[NGW Magazine] Argentina and Chile: Compare and Contrast
Majors are becoming more interested in frontier gas exploration in the far south of Chile and Argentina but these remote regions still present a number of challenges for energy companies.
Argentina’s “vast underexplored frontier acreage will appeal to exploration-focused players,” energy consultancy Wood Mackenzie predicted in its report Latin America Upstream 2018, published in January.
In particular, the Magallanes Basin – which is in the far south of Patagonia crossing the Chile-Argentina border – is attracting majors that are testing for tight gas in the region, Wood Mackenzie said. “The majors will look to complement their Vaca Muerta positions with offshore exposure,” the analysts added. The vast Vaca Muerta formation, in the Argentine province of Neuquen, is one of the largest shale deposits in the world.
Companies that include Chilean state producer Enap, US major ConocoPhillips, Argentina-based explorer Compania General de Combustibles, US independent GeoPark and Argentina’s state run oil firm YPF are all evaluating the economics of horizontal tight gas wells in frontier regions of Argentina and Chile.
The Chilean portion of the potentially shale-rich Magallanes basin – known in Argentina as the Austral Basin – holds an estimated 49 trillion ft³ of shale gas, according to the US Energy Information Administration (EIA). Overall Chile has an estimated 55 trillion ft³ of technically recoverable shale reserves, but little unconventional production to date. Although most of the Magallanes Basin is found in Argentina, most activity to date has taken place on the Chilean side.
The Chilean portion of the basin, which is in the Tierra del Fuego region, started producing conventional natural gas more than 60 years ago and accounts for most of the country’s oil and gas output. Enap produces around 5,000 barrels/day from conventional reservoirs in the Magallanes Basin, and has begun exploring for tight gas.
Fell block, home of the Uaken 1 exploration well (Credit: GeoPark)
The firm has been planning since at least 2011 to also explore for shale gas in the region, and signed an agreement with ConocoPhillips to explore and potentially produce shale gas in the Magallanes in 2016.
Latin America-focused explorer GeoPark has been active for 15 years in the Fell Block, located in the Magallanes Basin near the border with Argentina, Alberto Matamoros, GeoPark’s Director for Argentina and Chile, said in an interview with NGW. In January, the company said it had completed drilling and testing of the Uaken 1 exploration well at Chile’s Fell block, which is 100% operated by the US-based independent.
The well, which was drilled to a total depth of 3,658 ft, has an average production rate of 0.8mn ft³/day of gas and is already in production, GeoPark said.
What is different about the Uaken 1 gas discovery is that it is a shallow well and that production is from El Salto formation, said Matamoros. That opens the door to both new prospects as well as some already drilled wells that have produced from other formations, he added. “These are low cost wells, just $1-1.5mn to drill, compared with the average of $3.5-$5mn for deeper wells,” he said.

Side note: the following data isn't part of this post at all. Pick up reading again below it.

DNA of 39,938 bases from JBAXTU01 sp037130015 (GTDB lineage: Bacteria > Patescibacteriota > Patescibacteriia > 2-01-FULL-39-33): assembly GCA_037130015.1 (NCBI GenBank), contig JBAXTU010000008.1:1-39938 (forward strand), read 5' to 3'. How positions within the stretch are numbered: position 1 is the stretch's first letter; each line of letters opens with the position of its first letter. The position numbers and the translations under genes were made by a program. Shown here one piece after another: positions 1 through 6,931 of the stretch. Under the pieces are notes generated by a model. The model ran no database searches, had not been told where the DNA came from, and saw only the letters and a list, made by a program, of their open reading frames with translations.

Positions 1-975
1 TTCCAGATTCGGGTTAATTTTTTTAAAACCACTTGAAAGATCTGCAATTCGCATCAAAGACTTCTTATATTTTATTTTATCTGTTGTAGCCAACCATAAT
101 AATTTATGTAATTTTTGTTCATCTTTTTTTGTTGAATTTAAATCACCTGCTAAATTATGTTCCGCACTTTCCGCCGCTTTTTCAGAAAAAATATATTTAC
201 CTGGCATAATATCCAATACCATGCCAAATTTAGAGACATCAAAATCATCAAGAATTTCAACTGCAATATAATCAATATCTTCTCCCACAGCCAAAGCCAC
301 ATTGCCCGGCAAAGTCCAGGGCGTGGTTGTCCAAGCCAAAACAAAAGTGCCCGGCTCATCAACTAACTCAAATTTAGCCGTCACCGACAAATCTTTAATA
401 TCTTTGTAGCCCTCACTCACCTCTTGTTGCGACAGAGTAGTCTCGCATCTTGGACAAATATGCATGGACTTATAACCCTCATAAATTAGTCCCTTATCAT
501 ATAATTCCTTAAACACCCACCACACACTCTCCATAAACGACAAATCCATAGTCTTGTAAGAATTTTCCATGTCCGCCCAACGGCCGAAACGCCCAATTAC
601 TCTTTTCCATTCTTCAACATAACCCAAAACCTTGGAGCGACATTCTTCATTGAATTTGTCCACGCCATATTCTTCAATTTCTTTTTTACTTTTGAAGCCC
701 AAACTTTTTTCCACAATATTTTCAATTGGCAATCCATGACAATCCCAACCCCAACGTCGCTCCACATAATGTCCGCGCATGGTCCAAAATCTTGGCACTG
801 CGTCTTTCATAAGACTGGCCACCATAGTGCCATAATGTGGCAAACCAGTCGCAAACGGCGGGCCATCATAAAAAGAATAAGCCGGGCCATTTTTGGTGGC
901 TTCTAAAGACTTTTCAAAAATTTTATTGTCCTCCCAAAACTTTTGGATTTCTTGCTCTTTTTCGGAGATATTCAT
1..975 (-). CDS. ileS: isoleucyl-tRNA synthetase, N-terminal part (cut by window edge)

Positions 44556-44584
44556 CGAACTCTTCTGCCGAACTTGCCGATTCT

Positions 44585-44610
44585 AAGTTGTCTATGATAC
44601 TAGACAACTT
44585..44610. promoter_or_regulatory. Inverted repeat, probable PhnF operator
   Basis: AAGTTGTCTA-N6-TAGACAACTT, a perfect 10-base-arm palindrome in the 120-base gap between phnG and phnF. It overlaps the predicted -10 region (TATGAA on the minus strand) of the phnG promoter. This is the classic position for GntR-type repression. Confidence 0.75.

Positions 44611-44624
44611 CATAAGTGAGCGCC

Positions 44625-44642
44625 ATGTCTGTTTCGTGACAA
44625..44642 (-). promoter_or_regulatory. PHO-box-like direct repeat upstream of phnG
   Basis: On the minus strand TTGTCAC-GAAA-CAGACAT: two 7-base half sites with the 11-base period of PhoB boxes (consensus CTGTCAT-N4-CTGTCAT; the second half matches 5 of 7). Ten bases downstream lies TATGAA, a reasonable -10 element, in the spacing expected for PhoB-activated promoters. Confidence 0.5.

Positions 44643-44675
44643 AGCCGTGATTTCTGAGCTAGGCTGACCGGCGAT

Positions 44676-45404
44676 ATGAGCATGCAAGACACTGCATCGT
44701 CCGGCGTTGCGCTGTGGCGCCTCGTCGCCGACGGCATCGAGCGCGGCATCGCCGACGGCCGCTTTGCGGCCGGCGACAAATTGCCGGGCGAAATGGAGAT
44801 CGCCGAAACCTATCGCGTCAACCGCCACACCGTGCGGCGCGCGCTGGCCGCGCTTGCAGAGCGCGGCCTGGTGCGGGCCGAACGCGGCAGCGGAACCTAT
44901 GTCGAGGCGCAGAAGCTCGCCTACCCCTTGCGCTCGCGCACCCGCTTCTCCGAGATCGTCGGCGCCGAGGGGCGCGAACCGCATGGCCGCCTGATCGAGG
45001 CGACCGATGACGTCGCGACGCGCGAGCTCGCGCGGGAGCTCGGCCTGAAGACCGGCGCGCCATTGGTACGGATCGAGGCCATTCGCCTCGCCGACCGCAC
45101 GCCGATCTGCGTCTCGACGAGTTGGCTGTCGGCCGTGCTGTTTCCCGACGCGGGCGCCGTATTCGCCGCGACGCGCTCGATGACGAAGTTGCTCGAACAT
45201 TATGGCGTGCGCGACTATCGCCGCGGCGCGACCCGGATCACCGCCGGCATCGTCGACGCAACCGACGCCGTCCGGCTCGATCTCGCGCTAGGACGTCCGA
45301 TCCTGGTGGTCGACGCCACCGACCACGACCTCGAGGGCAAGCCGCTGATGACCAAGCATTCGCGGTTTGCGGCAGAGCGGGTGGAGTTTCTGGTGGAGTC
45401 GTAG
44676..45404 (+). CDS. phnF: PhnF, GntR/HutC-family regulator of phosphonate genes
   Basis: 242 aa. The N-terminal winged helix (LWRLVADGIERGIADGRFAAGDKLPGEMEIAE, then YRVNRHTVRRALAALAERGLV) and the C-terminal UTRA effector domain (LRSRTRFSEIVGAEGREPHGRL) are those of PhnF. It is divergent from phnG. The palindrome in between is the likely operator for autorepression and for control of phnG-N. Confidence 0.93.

The firm has a long-term contract to sell gas produced at the block to a Methanex methanol plant, which is about 100 km away. “This is an unusual market because GeoPark’s primary client is very close by and is already connected by pipeline,” said Matamoros. “Moreover, the methanol-producing client has excess capacity, so there is potential for additional demand. Thus, the prospect for additional production and sales are very good in Chile,” he added.
However he admitted that the extreme climate in the south of Chile does overall pose a challenge for operators; and so does not having full availability to service providers and drilling companies that thrive in other basins with more oil and gas activity.
"But the state-run company, Enap, has installed good infrastructure and the methanol gas client is very close by with a good pipeline, thus minimizing transport costs,” he said.
In addition, the business environment in Chile – one of the most attractive in Latin America – is an advantage, he said. “The rule of law is clear and respected, contract sanctity is established and transparent, and there are clear arbitration channels for dispute settlement,” he pointed out.
In addition, the royalty scheme for gas in Chile is “the most attractive in Latin America” at 3.5% flat royalty – and the corporate taxes are close to 20%," he added.
Over the border in Argentina, there are an estimated 802 trillion ft³ of shale gas reserves, which has drawn investor interest in recent years but mainly in central Argentina, at Vaca Muerta, rather than in the south.
Vaca Muerta (Credit: YPF)
However the challenges of operating in Argentina have also surfaced. Operations can be set back by inadequate infrastructure, lack of in-depth information about the subsoil, and trade union unrest, among other factors.
Development costs are also significantly higher than elsewhere – a shale well, for instance, can cost up to five times its equivalent in the US, putting pressure on project costs at a time when low oil prices have caused many energy firms to cut back.
The challenges faced at Vaca Muerta could deter companies from venturing into Argentina’s extreme south, at least in the short-term. Once infrastructure and other issues are resolved at Vaca Muerta however, companies may have more confidence to venture into frontier regions.
If the operating environment continues to get easier in southern Chile through infrastructure improvements and greater access to service providers and drillers, then majors may gravitate south to join GeoPark and others already operating there, or venture into less-explored frontier regions. Given the remoteness and climate challenges of the region, progress is likely but may take some time.